This is what I mean when I name our trio 13. We are individuals acting as one on the higher dimensionality of the three in the one and are entangled. It is also what I have referred to as faster than thought. I cannot think fast enough to improvise and to make music. I cannot act alone. I have abandoned myself to this higher purpose. It is the army, the navy, the act of war. In the musical sense 13 is the act of peace, understanding, sensitivity to others, respecting others, living with others both as an individual and as a group. As with any mathematical concept of dimensions there is no moral sense and action as one can be as good or as evil as we want or wish it to be. We act consciously to make it so. If our intent is to take this mystical acting as one and to destroy we are Lucifer and His armies. If we are bringing life and spirit into the world we are God and His legions of angels. God in the mathematical sense is not moral. It is our humanity which makes God into an avenging God or a merciful God. It is up to us to act as one to be good or to be evil. The difficult part is acting both consciously to bring something good or evil into the world at the same time we act unconsciously as a group to do so.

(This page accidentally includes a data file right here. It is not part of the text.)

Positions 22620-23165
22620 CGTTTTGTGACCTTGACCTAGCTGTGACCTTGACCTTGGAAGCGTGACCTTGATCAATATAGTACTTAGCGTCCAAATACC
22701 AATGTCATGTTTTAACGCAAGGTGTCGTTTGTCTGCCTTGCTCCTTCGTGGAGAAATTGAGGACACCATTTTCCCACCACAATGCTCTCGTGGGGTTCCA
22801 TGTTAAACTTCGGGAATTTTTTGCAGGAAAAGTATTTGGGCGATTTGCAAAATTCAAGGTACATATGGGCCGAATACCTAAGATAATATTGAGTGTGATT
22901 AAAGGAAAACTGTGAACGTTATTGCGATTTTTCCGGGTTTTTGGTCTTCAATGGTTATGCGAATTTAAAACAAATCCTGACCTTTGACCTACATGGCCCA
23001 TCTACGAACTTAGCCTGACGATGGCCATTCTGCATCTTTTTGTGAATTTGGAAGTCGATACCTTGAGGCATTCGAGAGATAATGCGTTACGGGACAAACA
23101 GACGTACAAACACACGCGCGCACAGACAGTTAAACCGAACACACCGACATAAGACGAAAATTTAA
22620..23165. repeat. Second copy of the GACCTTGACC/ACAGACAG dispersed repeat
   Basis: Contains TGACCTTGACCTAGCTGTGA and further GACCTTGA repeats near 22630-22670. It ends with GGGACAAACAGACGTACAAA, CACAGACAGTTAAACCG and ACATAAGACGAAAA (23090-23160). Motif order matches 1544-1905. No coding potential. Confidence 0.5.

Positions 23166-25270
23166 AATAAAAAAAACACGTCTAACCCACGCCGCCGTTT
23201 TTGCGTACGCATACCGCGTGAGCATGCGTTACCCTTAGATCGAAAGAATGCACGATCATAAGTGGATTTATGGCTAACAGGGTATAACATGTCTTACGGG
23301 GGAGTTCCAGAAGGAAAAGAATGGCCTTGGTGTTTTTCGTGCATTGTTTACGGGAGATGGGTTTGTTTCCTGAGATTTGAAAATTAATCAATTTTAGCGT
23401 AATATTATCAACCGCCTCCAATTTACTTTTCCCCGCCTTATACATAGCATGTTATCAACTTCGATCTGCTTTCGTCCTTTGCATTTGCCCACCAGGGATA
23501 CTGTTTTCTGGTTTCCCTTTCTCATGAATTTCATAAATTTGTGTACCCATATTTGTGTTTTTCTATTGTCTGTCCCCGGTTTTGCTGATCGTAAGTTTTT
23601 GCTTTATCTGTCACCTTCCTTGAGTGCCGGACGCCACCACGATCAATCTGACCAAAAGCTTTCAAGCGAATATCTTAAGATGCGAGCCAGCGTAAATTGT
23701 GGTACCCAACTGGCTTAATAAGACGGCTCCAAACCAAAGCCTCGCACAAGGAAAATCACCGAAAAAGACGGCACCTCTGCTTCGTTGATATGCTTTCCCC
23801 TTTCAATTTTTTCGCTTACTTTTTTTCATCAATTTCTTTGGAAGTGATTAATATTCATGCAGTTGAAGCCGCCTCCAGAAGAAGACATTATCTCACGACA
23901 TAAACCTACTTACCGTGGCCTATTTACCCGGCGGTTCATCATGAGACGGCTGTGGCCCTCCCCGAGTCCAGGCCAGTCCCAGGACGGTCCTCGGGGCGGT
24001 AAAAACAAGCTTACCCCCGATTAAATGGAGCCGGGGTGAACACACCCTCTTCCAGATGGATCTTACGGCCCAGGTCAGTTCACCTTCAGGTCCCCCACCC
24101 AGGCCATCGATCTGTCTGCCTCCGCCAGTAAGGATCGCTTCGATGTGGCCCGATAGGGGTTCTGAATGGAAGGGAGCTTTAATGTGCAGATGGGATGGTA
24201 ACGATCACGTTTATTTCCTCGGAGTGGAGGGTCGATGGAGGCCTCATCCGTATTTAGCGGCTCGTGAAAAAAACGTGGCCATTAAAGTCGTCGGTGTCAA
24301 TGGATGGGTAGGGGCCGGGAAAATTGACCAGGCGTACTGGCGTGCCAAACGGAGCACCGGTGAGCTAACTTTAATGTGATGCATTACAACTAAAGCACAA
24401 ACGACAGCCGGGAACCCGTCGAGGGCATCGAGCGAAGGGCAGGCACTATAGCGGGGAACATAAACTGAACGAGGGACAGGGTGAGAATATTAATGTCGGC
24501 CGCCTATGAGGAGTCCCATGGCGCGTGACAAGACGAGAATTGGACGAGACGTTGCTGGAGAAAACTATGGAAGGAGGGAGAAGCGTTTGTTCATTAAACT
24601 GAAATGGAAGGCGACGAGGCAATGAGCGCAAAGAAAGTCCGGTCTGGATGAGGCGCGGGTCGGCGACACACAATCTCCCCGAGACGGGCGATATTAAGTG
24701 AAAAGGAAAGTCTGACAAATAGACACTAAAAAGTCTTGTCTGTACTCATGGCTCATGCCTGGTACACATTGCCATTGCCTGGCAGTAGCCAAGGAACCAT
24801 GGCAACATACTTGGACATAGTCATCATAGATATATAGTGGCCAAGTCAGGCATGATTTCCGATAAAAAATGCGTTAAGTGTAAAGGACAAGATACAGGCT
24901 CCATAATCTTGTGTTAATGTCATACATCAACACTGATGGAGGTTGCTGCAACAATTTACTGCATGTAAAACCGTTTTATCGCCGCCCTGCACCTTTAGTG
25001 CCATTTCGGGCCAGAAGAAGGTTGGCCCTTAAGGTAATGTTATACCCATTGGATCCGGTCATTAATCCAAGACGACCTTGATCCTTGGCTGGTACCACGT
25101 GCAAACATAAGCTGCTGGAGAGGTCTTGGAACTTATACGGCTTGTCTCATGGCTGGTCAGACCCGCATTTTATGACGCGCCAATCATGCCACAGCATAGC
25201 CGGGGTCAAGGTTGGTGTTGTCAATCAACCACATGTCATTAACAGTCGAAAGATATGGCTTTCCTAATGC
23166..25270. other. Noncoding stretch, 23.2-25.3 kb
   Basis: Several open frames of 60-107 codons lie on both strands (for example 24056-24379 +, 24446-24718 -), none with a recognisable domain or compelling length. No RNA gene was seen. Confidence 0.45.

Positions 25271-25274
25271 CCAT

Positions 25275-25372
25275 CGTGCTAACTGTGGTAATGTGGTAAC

Once we decide to go in a direction the forces act upon us and we are no longer in control. Which is why it is so hard to maintain the level of musicality on what we instantly recognize as being on the right level. Good music, what I call music, not sound or noise, brings together not only the musicians but all who participate in the listening to this music. We have mirror neurons in our brains to facilitate the coming together of individuals, which fire sympathetically in the presence of others and allow us to speak, to mimic, to feel the feelings of others, and to express our feelings so that others can feel how we feel. We are usually unconscious of the action of mirror neurons so to make them manifest in conscious ways takes an act of courage and sacrifice; courage to take that first step, sacrifice to abandon ourselves to forces that are normally unconscious and out of conscious control.